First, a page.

A lack of driving experience is a common driving anxiety symptom for new drivers. Whenever you step into a completely new experience, it’s understandable to have a certain level of trepidation or anxiety surrounding it.

When a person doesn’t know all of the details within a specific subject matter, they’re not going to confidently offer their opinion on it. The same concept applies for someone who has a lack of knowledge surrounding traffic laws and how to navigate the roads. They’re going to feel a certain sense of anxiety because this is not their area of expertise. Knowledge and experience are key in avoiding more anxiety and driving problems.

How to Overcome Driving Anxiety

Get Behind the Wheel

The best way to overcome driving anxiety is to face your fears head on. Develop a practice schedule and stick to it. Go to a large empty parking lot, and practice the rules of the road. Take your time throughout the process. Once you get the hang of parking lots, graduate to roads that aren’t very busy throughout the day.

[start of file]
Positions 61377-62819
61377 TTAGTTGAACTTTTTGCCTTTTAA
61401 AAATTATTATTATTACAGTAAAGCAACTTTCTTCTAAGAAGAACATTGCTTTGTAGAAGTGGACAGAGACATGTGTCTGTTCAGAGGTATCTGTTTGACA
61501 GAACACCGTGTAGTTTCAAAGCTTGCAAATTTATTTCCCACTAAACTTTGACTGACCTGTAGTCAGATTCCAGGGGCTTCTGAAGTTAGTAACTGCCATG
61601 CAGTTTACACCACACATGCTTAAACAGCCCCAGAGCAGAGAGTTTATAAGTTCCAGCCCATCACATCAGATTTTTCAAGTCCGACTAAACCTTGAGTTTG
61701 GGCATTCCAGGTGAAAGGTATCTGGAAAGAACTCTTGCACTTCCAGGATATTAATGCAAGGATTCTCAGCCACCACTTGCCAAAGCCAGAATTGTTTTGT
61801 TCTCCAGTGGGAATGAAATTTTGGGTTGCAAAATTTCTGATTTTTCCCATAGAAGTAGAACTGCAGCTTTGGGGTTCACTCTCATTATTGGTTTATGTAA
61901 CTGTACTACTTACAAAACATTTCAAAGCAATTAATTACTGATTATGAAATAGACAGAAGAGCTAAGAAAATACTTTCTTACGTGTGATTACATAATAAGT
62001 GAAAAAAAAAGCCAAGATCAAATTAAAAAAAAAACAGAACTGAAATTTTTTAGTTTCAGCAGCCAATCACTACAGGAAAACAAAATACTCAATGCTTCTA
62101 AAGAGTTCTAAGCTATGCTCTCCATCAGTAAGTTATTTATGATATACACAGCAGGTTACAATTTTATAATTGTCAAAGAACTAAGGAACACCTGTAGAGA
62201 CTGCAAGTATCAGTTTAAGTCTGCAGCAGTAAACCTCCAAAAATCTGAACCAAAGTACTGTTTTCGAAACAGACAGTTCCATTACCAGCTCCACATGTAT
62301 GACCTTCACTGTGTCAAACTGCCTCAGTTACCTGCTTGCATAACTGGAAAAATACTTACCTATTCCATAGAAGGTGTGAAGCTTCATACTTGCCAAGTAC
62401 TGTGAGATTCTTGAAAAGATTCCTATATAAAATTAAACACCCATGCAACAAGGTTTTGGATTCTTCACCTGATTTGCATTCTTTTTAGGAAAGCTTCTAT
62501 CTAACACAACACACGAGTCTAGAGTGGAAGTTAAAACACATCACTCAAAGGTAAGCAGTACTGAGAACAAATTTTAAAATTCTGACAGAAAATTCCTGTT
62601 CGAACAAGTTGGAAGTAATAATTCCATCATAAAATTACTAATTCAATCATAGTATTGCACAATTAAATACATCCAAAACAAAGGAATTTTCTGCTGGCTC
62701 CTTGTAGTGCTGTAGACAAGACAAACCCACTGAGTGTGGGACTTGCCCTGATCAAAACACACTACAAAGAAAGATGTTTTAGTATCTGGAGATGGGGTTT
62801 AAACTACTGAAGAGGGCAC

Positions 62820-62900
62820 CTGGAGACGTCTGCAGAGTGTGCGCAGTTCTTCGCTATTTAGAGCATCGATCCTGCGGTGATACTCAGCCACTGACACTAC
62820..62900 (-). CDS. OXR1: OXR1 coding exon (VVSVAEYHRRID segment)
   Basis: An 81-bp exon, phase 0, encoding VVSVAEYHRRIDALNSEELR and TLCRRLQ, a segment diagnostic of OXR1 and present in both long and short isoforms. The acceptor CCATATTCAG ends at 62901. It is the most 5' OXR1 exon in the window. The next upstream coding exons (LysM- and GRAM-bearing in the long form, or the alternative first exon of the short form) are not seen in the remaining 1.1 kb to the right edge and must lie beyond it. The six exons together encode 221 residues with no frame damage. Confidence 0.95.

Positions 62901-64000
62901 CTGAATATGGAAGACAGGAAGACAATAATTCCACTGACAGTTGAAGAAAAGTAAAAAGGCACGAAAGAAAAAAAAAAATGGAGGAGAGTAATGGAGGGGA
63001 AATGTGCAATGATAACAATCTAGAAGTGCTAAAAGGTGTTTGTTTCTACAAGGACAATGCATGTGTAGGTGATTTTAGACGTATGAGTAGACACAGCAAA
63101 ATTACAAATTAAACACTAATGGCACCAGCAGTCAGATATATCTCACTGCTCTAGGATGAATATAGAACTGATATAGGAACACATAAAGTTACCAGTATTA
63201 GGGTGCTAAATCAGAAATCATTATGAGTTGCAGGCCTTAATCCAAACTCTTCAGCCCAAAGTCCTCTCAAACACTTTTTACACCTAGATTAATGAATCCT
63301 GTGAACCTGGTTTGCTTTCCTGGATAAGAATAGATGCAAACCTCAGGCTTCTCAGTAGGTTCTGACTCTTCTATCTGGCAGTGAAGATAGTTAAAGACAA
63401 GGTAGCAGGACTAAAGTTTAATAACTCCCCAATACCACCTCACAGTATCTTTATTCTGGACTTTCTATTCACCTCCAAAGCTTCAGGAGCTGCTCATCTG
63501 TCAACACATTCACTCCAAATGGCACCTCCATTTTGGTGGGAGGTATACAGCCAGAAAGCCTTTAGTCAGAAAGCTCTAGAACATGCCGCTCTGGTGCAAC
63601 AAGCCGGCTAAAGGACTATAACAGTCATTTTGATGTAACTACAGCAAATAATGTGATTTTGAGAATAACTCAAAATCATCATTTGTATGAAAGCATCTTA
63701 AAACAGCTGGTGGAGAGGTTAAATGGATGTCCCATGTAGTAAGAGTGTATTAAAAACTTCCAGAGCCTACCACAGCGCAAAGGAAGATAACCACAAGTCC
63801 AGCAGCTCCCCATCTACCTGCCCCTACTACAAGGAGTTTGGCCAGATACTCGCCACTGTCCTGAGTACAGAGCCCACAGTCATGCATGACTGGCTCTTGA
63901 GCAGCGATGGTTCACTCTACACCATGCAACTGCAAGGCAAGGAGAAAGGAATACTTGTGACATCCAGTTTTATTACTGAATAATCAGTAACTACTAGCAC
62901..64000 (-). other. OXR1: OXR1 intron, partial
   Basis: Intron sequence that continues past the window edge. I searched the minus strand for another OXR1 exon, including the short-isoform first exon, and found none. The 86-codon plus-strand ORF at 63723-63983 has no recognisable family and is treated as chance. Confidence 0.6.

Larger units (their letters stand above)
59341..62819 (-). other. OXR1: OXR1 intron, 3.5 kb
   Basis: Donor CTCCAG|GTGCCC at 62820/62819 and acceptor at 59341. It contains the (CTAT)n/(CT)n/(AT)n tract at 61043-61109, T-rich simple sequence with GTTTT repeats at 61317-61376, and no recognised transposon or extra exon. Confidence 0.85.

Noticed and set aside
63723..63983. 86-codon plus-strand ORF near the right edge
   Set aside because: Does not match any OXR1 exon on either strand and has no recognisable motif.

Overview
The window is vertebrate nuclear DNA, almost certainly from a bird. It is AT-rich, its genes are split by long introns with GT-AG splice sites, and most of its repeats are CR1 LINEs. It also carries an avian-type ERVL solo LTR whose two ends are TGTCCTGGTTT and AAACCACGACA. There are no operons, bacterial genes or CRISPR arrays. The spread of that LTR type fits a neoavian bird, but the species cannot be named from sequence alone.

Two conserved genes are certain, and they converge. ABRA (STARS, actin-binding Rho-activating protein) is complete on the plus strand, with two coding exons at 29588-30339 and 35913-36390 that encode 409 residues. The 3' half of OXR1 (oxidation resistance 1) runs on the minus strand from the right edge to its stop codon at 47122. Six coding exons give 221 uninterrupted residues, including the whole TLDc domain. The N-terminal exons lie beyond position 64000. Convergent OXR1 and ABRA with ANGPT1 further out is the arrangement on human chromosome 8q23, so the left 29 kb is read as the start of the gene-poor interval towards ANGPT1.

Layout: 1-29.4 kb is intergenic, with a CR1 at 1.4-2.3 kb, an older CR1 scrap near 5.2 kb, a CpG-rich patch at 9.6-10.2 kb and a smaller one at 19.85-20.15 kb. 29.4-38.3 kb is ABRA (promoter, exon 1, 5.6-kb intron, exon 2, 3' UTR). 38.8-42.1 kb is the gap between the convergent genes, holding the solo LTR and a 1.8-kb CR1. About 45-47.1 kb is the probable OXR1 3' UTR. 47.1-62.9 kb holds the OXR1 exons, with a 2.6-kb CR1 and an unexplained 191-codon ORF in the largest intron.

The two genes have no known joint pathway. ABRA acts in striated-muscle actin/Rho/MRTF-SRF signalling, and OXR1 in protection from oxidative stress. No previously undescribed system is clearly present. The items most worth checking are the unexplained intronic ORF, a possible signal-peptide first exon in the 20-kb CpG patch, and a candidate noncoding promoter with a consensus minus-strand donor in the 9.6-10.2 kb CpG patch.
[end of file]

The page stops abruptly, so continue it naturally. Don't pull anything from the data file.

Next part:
As you get more comfortable behind the wheel, you can advance to highways, busy streets and interstates. Be intentional about breathing through the entire process and creating rituals to calm yourself down. This might include listening to calming music, using deep breathing exercises, and taking time to stop when you’re overwhelmed. It’s okay to take small steps to overcome anxiety. If you need a short break, pull into a parking lot or side street and reset your thinking.